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Business breeds economic optimism

Cliff Thompson

If you’re trying to judge how business this year compares to last, there’s reason to be optimistic.

Some of the key first quarter statistics kept by local governments- sales tax, building permits and commercial air passengers- show improvement over last year.

Passenger traffic at the Eagle County Airport from January through March this year was up 5 percent for the first quarter, to 131,205. For the winter season, it is showing a double-digit gain -12 percent- to 182,000. Much of the growth in passengers this year came in February, which showed a 14.1 percent increase to 42,809.



Last year, war and terrorism jitters caused airline travelers around the world to stay at home. In Eagle County just 37,507 used the airport in February 2003 and total passengers last year dropped by 500 to 170,60. “February was a spectacular month,” said Jack Ingstad, Eagle County administrator. “March appeared flat because Easter fell in April.”

This summer there will be direct flights from Dallas and Denver to Eagle County. That’s expected to further boost the passenger total for the year.



Meanwhile, a record 130 building permits were issued by the county for the first quarter. That’s a 12 percent increase over last year’s first quarter. Building permits are issued for new construction and renovations. The valuation of those permits, however, was $52 million. Last year the total valuation of permits was $135 million.

One thing that didn’t increase during the first quarter was foreclosures. During the first 90 days of 2004 the overall number of foreclosures on real property in Eagle County was identical to last year’s – 34.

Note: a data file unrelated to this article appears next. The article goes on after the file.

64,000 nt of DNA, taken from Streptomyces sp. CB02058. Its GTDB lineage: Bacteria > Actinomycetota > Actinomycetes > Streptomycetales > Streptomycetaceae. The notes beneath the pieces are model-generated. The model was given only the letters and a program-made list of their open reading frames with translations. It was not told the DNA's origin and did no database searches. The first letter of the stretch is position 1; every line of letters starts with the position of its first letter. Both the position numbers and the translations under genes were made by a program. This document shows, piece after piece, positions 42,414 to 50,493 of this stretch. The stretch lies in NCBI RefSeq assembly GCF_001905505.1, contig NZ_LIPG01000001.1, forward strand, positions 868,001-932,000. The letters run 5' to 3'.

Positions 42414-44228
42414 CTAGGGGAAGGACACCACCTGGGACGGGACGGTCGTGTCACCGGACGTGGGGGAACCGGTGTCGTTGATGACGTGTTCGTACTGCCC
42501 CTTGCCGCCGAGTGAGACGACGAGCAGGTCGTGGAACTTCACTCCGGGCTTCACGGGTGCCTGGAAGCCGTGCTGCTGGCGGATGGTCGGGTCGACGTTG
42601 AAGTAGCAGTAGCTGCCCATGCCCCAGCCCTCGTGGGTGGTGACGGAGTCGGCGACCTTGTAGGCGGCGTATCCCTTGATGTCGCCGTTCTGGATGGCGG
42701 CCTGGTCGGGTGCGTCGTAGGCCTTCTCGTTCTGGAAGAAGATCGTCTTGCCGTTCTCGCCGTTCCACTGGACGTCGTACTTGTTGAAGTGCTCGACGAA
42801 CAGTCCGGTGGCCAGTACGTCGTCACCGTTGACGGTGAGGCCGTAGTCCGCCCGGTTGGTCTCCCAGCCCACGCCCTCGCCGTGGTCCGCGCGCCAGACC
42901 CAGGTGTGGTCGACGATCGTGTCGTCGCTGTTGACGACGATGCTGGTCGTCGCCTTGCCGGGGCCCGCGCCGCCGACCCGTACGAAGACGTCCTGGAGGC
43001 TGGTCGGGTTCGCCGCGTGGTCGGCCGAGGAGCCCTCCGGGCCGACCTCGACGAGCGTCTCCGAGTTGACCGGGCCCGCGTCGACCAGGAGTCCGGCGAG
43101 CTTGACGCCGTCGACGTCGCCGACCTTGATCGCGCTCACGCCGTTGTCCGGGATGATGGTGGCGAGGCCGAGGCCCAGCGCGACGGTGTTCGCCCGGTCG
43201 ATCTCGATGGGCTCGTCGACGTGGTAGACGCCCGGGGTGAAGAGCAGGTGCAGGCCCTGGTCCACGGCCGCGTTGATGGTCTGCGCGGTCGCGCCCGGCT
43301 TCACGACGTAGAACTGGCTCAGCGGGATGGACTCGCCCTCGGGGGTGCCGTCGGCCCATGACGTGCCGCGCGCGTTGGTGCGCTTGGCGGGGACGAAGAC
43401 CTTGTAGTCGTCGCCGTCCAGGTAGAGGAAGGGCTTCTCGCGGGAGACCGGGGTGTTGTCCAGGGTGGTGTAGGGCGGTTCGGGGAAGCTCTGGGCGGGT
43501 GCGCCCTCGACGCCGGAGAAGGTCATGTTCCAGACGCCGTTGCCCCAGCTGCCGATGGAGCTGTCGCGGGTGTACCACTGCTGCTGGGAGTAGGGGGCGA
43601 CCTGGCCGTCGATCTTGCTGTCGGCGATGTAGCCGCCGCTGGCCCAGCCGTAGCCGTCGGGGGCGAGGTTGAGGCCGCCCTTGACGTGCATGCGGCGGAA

The total number of foreclosures, 72, is up from the previous year’s 69, but foreclosures on timeshares made up the difference, said Kathy Knox, deputy public trustee.



Sales tax received by the county in the first quarter- generally viewed as an indicator of economic activity- jumped 18 percent to $1.075 million. The $908,572 in sales tax during the first quarter last year was a decline from the previous year of nearly 5 percent.

Sales tax reports from previous months this year showed the two big box stores that opened in Avon last spring and summer, Wal-Mart Supercenter and The Home Depot, had contributed heavily to previous monthly sales tax increases.

In Vail the sales tax receipts from the town’s 4 percent tax showed double-digit increases. January was up 10 percent and February’s was up 10.5 percent. The back-to-back increases are reversing what has been a decade-long trend of flattening or decreasing sales tax collections. Sales tax provides 45 percent of the town’s annual revenue.

Skier numbers at Vail and Beaver Creek resorts will be released by the ski company later in the year. The third quarter is when the company sees the largest portion of its ski season revenue and is the make-or-break month for determining profitability. Last year the ski company reported a pre-tax loss of $14.5 million on total revenue of $710 million.

The ski company also reported that there were more destination skiers at its resorts than in previous seasons.

Cliff Thompson can be reached via e-mail at: cthompson@vaildaily.com or by calling 949-0555 ext. 450.


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